History of Rock Climbing



  • Speaking of history, Continental Divide, A History of American Mountaineering was brought up here last fall. I bought a new copy for under $5.00 through Amazon, even though suggested retail is $28.95. I finally opened it last week & found it easy reading. The history of earliest American mountaineering was mostly stuff I did not know. The chapters on Americans climbing in America & elsewhere from 1900 to 1950 were also interesting, even if I did know some of those stories. Even his history of the 1950's & 60's were (to me) well written.

    After that, he seemed to struggle. The Epilogue chapter, from 1964 to 2015, was just horrible. For true historians, there are 65 pages of footnotes. IMG_2232.JPG



  • @FritzRay I climbed the Kain route a million years ago, and, like Heidi, wondered what the big deal was. The bit that Conrad Kain said was the hardest lead of his life seemed trivial.

    5.6 slab. Big deal. In Squamish, where I learned to climb, 5.6 slabs were thought of as the approach. The part you did in your running shoes.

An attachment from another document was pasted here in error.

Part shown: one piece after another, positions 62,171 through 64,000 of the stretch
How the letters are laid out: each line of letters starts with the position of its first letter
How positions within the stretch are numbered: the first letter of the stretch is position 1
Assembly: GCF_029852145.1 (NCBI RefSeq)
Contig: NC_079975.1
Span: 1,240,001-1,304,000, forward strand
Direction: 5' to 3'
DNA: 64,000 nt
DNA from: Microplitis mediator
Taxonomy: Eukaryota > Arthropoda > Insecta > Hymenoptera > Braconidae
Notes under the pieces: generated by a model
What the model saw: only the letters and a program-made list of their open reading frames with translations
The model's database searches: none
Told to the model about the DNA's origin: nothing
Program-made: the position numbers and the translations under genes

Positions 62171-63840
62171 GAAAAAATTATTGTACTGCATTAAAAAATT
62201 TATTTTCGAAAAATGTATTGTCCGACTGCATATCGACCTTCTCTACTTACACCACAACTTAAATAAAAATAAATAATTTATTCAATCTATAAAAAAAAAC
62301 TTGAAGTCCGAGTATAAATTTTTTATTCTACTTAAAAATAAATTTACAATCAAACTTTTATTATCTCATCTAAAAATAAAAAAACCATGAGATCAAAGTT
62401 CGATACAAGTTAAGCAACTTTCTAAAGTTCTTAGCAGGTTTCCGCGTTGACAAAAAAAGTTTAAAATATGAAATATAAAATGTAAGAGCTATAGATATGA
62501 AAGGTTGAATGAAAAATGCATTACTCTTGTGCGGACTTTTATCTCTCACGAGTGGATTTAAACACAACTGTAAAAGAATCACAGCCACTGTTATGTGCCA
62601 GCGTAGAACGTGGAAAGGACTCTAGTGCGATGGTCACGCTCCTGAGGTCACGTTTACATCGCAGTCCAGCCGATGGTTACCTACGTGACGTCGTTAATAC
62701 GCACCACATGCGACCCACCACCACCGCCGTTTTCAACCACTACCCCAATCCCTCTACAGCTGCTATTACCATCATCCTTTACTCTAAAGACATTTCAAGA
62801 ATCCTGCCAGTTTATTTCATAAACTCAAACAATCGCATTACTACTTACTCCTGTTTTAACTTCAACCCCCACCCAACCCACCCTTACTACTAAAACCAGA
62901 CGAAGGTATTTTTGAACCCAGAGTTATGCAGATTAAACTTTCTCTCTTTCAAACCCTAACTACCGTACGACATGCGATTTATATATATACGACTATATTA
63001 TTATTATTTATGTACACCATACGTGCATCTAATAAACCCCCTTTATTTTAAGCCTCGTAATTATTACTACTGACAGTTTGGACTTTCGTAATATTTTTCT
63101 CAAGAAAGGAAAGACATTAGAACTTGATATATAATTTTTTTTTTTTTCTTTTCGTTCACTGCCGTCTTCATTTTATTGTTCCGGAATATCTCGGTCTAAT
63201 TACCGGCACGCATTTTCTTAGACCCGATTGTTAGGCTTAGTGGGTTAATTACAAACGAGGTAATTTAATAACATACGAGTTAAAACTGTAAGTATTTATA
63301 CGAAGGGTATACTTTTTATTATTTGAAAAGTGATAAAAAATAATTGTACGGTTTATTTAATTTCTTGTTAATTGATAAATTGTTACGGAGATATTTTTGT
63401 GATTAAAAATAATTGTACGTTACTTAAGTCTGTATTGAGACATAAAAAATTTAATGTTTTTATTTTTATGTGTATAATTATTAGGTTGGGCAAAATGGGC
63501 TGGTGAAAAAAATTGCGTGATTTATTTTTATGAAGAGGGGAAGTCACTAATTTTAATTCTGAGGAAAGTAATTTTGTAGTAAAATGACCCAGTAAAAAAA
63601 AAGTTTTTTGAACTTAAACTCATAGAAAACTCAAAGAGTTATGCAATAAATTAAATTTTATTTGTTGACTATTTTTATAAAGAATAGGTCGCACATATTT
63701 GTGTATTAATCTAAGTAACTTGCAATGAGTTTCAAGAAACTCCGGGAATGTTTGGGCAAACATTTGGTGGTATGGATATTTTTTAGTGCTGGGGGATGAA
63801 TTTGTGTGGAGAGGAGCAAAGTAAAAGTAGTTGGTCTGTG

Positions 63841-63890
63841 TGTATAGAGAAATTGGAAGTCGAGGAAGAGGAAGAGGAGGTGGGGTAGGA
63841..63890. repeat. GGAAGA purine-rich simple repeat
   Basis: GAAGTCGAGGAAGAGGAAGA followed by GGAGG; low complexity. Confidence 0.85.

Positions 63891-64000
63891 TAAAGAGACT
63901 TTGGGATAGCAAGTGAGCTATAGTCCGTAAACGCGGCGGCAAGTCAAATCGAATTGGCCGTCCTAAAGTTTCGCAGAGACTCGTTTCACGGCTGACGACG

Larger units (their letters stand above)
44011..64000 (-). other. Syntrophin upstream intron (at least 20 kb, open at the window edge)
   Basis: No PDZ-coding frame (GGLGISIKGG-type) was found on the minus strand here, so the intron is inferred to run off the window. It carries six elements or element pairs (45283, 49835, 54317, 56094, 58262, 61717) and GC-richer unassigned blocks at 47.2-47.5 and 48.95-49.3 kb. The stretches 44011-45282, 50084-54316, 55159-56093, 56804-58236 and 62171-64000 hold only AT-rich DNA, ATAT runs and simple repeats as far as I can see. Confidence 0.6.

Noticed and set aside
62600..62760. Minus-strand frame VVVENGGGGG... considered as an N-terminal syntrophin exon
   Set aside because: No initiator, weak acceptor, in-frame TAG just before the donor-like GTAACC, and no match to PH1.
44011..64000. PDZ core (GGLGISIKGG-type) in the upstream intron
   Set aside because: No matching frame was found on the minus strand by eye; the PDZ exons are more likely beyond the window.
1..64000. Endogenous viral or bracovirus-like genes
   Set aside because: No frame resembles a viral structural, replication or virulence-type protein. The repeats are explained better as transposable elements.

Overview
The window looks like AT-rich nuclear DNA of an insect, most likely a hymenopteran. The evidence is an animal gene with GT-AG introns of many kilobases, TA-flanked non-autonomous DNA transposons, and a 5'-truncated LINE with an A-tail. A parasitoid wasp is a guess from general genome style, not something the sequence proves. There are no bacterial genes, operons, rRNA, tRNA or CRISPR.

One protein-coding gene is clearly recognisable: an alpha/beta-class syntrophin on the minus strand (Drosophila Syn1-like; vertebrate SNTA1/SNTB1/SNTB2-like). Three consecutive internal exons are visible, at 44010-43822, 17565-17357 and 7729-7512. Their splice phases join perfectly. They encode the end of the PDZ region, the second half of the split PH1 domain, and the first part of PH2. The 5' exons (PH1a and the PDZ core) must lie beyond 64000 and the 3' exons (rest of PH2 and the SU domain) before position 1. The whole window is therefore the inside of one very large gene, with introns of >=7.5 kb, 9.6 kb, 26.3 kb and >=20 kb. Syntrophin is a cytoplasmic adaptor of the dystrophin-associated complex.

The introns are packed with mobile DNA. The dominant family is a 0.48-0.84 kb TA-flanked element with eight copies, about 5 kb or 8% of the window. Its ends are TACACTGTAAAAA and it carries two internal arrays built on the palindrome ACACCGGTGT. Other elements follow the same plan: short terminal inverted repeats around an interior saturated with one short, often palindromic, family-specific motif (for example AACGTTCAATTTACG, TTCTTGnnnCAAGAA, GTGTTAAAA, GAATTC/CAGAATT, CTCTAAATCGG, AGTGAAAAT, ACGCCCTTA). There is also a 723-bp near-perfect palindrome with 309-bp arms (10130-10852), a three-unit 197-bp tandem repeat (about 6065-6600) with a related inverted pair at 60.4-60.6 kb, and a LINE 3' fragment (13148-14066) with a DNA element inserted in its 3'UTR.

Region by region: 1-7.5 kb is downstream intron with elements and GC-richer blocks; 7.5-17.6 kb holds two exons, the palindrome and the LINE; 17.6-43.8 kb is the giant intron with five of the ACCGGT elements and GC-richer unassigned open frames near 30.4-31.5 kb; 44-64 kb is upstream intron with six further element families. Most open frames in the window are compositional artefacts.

But yeah, heavy boots with hobnails are probably the absolute worst footwear you could choose to put on your feet if you were planning to climb granite slabs.

    And Kain didn't have the rope and protection equipment I had. My memory of that pitch is that, having reached the top of the steep-but-easy wall, I plugged in a Friend fairly high and then traversed the slab without much thought.

    But Kain didn't have Friends. Well, not that kind of Friends. And probably didn't have the faith in the rope and belay that let me head out without any worry.

    But that is to cast no shade on his accomplishment. Just as I followed his footsteps with no worry, the kids are now climbing my testpieces as if they were casual beginner routes.

    And so it should be.



  • Just watched Third man On The Mountain. Disney movie from 1959. really well done. Gaston Rebuffat was in charge of the climbing unit.



  • @NickG --thank you nick... wow!! say, i may have seen it when i was younger, but, do not remember at the moment... i am going to see if i can see it again, sometimes... thanks for sharing...

    say-- would be nice to see some mts... i think i will go watch the glenn ford climber movie... "the white tower" πŸ™‚



  • @FritzRay , say! thanks for the share... πŸ™‚



  • @FritzRay -- oh my... what a collection for folks... πŸ™‚